Premier Su Tseng-chang (蘇貞昌) yesterday presented an outline to promote Taiwan’s native languages, as well as English, including a five-year budget of NT$30 billion (US$1.01 billion).
The new language policy has the dual purpose of recognizing Taiwan’s official languages and improving the English-language abilities of Taiwanese, Su told the weekly Cabinet meeting in Taipei.
“We are not pushing a bilingual policy [of Mandarin and English], nor will English be one of the nation’s official languages,” he said.
Photo: George Tsorng, Taipei Times
Groups last month said that English was being elevated at the expense of Taiwan’s diverse languages, which are in severe decline.
“During authoritarian rule under the one-party state dictatorship, Taiwan’s native languages were suppressed, but they survived,” Su said.
“However, even with the suppression removed, the native languages are facing rapid erosion while the cultures they come from are gradually dying out.”
“We are at a critical time for the endangered native languages of Taiwan,” he said.
“The government is determined to pool resources to revitalize and sustain our nation’s native languages for future generations,” he said.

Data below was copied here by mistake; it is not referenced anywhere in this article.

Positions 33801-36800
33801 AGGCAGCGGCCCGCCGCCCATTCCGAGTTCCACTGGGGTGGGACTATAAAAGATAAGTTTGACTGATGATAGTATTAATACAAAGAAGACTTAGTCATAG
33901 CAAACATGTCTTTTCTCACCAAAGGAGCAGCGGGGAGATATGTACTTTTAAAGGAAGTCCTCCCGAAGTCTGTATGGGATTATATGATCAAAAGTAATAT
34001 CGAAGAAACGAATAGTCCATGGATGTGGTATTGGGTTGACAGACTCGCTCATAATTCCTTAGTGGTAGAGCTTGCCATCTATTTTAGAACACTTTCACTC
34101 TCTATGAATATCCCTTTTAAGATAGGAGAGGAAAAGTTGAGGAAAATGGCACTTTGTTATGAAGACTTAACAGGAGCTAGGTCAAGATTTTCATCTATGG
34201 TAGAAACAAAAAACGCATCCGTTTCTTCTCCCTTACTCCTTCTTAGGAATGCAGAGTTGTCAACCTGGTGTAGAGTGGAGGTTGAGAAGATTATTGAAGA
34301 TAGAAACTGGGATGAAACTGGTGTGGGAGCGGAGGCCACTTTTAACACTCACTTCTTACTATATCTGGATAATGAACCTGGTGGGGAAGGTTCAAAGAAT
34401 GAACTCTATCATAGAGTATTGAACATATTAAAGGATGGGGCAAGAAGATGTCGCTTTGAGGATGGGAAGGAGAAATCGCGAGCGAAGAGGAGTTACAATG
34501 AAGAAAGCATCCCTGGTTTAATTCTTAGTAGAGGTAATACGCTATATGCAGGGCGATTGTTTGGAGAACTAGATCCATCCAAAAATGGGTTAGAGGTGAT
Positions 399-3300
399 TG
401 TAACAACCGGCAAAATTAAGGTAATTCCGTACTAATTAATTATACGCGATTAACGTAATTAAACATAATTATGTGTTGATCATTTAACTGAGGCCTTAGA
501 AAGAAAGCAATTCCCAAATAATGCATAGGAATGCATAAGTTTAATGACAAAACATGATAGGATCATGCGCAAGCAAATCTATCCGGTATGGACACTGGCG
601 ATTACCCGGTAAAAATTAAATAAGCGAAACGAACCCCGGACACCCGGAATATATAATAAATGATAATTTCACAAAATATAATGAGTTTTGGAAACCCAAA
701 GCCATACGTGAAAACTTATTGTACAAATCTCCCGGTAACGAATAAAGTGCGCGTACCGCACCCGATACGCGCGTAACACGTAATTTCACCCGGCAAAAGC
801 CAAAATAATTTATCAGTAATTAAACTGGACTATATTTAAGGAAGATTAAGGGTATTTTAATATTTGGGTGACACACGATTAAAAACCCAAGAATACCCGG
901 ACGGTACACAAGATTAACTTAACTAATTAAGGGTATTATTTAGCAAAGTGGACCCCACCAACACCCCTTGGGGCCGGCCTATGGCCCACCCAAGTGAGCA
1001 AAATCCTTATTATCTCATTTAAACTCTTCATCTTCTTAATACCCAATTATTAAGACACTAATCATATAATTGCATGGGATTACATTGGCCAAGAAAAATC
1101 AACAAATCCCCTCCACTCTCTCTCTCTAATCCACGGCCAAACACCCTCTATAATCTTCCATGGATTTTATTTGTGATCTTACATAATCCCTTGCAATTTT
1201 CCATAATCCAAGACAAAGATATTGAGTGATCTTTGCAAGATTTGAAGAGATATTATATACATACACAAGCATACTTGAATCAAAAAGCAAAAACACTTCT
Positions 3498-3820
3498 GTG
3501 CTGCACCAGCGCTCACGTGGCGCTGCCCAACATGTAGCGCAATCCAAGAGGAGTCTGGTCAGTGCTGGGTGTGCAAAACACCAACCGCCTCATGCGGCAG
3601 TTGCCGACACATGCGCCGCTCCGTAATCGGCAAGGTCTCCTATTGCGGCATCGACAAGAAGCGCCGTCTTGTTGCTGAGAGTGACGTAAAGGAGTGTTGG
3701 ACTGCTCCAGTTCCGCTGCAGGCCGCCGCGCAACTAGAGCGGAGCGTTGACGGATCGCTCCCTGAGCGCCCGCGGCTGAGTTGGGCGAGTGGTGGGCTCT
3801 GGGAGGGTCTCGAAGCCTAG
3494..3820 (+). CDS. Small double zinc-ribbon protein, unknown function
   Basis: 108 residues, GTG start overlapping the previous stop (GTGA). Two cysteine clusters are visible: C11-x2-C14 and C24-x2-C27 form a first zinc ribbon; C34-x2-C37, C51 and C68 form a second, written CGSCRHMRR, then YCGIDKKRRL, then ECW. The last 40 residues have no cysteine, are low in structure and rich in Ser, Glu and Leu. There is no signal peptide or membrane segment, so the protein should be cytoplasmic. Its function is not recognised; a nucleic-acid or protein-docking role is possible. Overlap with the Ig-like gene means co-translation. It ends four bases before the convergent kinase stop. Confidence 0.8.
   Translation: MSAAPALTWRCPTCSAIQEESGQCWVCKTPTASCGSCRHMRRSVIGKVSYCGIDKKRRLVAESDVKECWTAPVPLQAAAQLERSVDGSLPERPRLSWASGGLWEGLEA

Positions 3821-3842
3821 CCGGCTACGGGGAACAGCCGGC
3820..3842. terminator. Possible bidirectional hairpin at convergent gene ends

The plan is to focus on programs to record the words of elders and native speakers, compile a database of Taiwan’s languages and regional vernacular, organize speech contests and cultural activities, and sponsor training for teachers and parents to promote the use of such languages at home, Su said.
“We will endeavor to preserve and revitalize Taiwan’s native languages,” Su said.
Students will have English-language classes each week, the Ministry of Culture said.
However, the government would not mandate that schools teach mathematics, history and other core courses in English, the ministry said.
The ministry has said Taiwan Sign Language, as well as Hokkien, Hakka, the indigenous languages, and Mindong dialect on Matsu are at risk of disappearing.
In a statement issued after the Cabinet meeting, the ministry said that a coordinated effort by government agencies, rather than the government’s previous piecemeal approach, is needed to preserve Taiwan’s languages.
Additional reporting by CNA
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